Legends of Tomorrow Reveals the Dark Secret of Sara Lance

"Bishop’s Gambit" is a strong episode of Legends of Tomorrow, but ends with a huge twist for our heroes.

Caity Lotz as Sara Lance on Legends of Tomorrow Season 6 Episode 6 "Bishop's Gambit"
Photo: The CW

This article contains Legends of Tomorrow spoilers. Lots of ’em.

Legends of Tomorrow Season 6 Episode 6

So far, DC’s Legends of Tomorrow season 6 has been almost nothing but shtick. We’ve had the ‘50s horror movie episode, the ‘70s punk episode, the political thriller, the reality game show episode, and last week’s Disney princess episode. “Bishop’s Gambit” is the first episode of the season to not obviously be doing a bit, and by a weird coincidence, it also does maybe the best homage yet, while also doing exceptionally well by the characters and the season’s overarching plot. So par for the course for this show.

“Bishop’s Gambit” is all about accelerating the search for Sara. Mick and Kayla are on Bishop’s planet looking for her and Gary is trying to help Sara break out, while the rest of the gang is hunting down Amelia Earhart for clues to Sara’s whereabouts. They pull Amelia out of a sanitarium in 1950s upstate New York, bring her to the House of Mysteries, discover that she stole the Waverider from Mick and Kayla and crashed, and then bring her onto the ship. From there, this half of the episode becomes a nearly note perfect homage to Aliens.

It’s in Spooner’s scenes with the Amelien (Alhart? No, Amelien is the better portmanteau I think) where the episode’s DNA becomes really clear. Astra conducts a magical interrogation of Amelien because of the resolution last week – John can’t access his magic beyond cheap illusions.

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That interrogation gives the team pieces of Sara’s story, and a much fuller picture of Amelien’s, but ends with the alien fully transformed, broken free of its restraints, and threatening the entire crew. Spooner squeals something at the alien in its own language, and then gets dragged out of the room by the team as the door closes behind her, and the blocking, lighting, camera work and editing all feel like different bits of Aliens – parts of the scene where Ripley and Newt are dodging the face hugger; parts where Ripley’s being dragged away from Newt’s jacket; parts where Carter is trying to escape the battle.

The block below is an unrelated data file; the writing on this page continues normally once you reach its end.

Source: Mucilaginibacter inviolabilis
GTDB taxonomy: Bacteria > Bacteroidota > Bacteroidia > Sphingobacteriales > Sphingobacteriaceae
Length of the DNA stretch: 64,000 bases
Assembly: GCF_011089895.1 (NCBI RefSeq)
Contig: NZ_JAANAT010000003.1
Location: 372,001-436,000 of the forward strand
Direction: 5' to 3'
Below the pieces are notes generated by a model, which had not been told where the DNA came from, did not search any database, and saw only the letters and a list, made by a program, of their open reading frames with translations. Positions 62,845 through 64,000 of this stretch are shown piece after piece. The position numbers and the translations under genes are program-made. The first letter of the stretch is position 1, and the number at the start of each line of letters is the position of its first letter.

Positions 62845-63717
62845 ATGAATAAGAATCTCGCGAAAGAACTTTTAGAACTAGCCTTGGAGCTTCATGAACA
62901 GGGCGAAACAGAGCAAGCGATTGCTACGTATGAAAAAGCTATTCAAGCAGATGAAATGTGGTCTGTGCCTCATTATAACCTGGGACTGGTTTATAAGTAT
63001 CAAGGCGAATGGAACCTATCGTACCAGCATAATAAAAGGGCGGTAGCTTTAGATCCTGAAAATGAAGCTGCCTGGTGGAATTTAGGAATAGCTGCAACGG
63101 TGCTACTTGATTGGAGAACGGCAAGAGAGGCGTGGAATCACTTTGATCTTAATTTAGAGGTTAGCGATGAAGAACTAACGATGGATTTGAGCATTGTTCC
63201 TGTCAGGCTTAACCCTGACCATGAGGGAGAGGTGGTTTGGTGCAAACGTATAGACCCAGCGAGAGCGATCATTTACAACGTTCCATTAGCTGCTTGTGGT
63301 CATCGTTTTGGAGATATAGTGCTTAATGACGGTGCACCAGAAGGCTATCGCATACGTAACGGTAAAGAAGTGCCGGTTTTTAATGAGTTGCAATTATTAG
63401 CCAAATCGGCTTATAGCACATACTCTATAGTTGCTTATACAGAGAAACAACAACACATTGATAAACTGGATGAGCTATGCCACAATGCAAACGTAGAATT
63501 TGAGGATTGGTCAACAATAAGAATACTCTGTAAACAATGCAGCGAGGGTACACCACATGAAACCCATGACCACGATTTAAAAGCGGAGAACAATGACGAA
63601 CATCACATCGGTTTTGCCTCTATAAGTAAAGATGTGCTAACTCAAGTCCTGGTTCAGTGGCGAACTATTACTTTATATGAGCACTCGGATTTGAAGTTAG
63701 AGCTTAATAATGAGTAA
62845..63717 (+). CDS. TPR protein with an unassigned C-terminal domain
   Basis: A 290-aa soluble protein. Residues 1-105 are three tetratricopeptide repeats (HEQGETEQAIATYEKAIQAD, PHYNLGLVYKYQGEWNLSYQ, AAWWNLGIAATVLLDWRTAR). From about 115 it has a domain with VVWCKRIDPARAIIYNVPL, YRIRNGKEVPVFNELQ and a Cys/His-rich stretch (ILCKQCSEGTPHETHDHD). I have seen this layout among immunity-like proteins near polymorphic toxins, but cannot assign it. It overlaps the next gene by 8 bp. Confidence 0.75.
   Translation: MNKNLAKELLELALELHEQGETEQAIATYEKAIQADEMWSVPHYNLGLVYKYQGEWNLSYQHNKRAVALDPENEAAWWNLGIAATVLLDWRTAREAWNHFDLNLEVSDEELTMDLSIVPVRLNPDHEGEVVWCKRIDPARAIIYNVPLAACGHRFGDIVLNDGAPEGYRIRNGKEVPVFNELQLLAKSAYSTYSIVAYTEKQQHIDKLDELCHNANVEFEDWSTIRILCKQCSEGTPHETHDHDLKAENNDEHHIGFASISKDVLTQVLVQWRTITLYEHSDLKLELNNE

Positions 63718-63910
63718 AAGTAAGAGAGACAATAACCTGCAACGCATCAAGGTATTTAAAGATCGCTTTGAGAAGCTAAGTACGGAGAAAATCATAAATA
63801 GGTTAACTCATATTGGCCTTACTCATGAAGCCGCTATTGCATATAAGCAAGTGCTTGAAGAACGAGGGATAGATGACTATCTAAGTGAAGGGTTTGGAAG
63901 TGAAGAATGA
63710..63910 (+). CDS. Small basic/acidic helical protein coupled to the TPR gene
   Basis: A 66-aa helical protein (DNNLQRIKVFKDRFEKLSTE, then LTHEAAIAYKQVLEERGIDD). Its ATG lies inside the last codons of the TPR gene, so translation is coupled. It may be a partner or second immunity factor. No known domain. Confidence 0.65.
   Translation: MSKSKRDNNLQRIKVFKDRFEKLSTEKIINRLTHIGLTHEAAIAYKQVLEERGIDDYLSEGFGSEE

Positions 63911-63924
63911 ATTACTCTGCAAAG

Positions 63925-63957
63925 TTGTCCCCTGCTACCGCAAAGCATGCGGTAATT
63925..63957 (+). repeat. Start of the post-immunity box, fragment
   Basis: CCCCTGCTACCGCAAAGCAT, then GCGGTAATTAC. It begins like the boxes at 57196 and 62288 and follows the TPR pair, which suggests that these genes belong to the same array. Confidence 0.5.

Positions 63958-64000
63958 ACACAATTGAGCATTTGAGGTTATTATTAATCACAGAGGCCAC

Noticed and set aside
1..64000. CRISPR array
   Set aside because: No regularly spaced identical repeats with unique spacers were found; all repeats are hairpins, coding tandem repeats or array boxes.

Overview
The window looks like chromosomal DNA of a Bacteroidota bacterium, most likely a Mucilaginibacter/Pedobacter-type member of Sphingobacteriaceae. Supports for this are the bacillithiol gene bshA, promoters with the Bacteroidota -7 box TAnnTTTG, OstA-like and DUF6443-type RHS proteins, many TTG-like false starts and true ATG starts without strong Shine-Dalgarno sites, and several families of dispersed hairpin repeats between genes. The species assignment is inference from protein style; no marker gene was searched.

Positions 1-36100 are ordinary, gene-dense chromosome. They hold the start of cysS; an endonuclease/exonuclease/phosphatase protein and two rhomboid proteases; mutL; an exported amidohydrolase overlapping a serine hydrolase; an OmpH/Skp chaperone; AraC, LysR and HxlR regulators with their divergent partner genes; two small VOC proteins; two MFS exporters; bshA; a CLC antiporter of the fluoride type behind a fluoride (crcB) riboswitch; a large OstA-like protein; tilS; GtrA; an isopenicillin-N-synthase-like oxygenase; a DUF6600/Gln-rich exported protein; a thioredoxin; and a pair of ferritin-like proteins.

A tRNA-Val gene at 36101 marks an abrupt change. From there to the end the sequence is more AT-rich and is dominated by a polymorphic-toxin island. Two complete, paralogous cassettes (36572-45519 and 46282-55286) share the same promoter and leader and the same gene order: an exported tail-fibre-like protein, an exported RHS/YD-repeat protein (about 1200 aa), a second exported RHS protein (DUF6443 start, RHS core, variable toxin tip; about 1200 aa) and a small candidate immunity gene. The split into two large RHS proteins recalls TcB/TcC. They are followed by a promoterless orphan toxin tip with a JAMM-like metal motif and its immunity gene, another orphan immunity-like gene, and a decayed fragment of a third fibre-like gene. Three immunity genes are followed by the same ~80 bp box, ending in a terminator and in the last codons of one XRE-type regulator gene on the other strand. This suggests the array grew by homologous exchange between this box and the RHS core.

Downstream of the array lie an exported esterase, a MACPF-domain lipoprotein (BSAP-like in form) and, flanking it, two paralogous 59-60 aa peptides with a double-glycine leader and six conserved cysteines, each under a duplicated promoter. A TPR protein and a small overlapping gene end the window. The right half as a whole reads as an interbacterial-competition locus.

But it never feels like it was directly cut and pasted from the source material. It’s very subtle, and very good, even better than Legends of Tomorrow typically does. 

Later, Spooner directly faces off with Amelien and gets more of Sara’s story, and this is where the show pulls its second best trick of the night: Amelien tells Spoons that she killed Sara, setting the viewers up to spend the next ten minutes saying “no that thing was a liar and I guess much more villainous than we previously thought,” only to pull the rug out as the episode closed: she did in fact kill Sara, and the one running around the alien planet murdering all the Bishop clones is herself a clone.

I said at the start of this season that Legends of Tomorrow is the kind of show that revels in its comic bookiness without being a slave to the source material, and this is another example. Swapping clones in for the main character is something that has happened countless times in comics history, both for good (this plot is basically ripped from the last two years of X-Men comics) and bad (RIP in peace Ben Reilly). But it’s done so casually and so effectively in Legends that it renders all of that trope’s history inert. Legends does it here the same way it typically does it: good character work and a couple of jaw dropping gags.

The show isn’t especially elaborate about it, but “Bishop’s Gambit” is a Mick episode. It is as terse a show can be about doling out character development, but form matches function here: that’s exactly how Mick is. He’s paired off with Kayla, and we get insight into why he’s so dogged in trying to get Sara back.

Again, the show does a ton with not a lot of space, because Mick gets a couple of lines that provide such depth in such little time. He justifies his search by telling Kayla that humanity is disappointing garbage, “but not Sara.” The line delivery from Dominic Purcell is perfect, only topped later when he decides to have weird tentacle sex with Kayla as they hide from a monster attack. Please note: this actually happens. On a major-ish network show. It’s awesome. 

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The tentacle sex bit is one of two home runs this week. The other is Gary climbing out of Sara’s toilet, a visual only matched on this show by Gary screaming “WHERE’S MY NIPPLE?” in season 4.

Kayla’s (ex?) fiancée is working to help Sara escape, and he doesn’t accomplish much here yet, but don’t be surprised to see him leading an Ava revolt later in the season. Nice bit of character development for a guy whose previous existence was all about being taken advantage of by serial killer’s dogs. But by now, that sort of thing should be expected from the best superhero show on television.


4.5 out of 5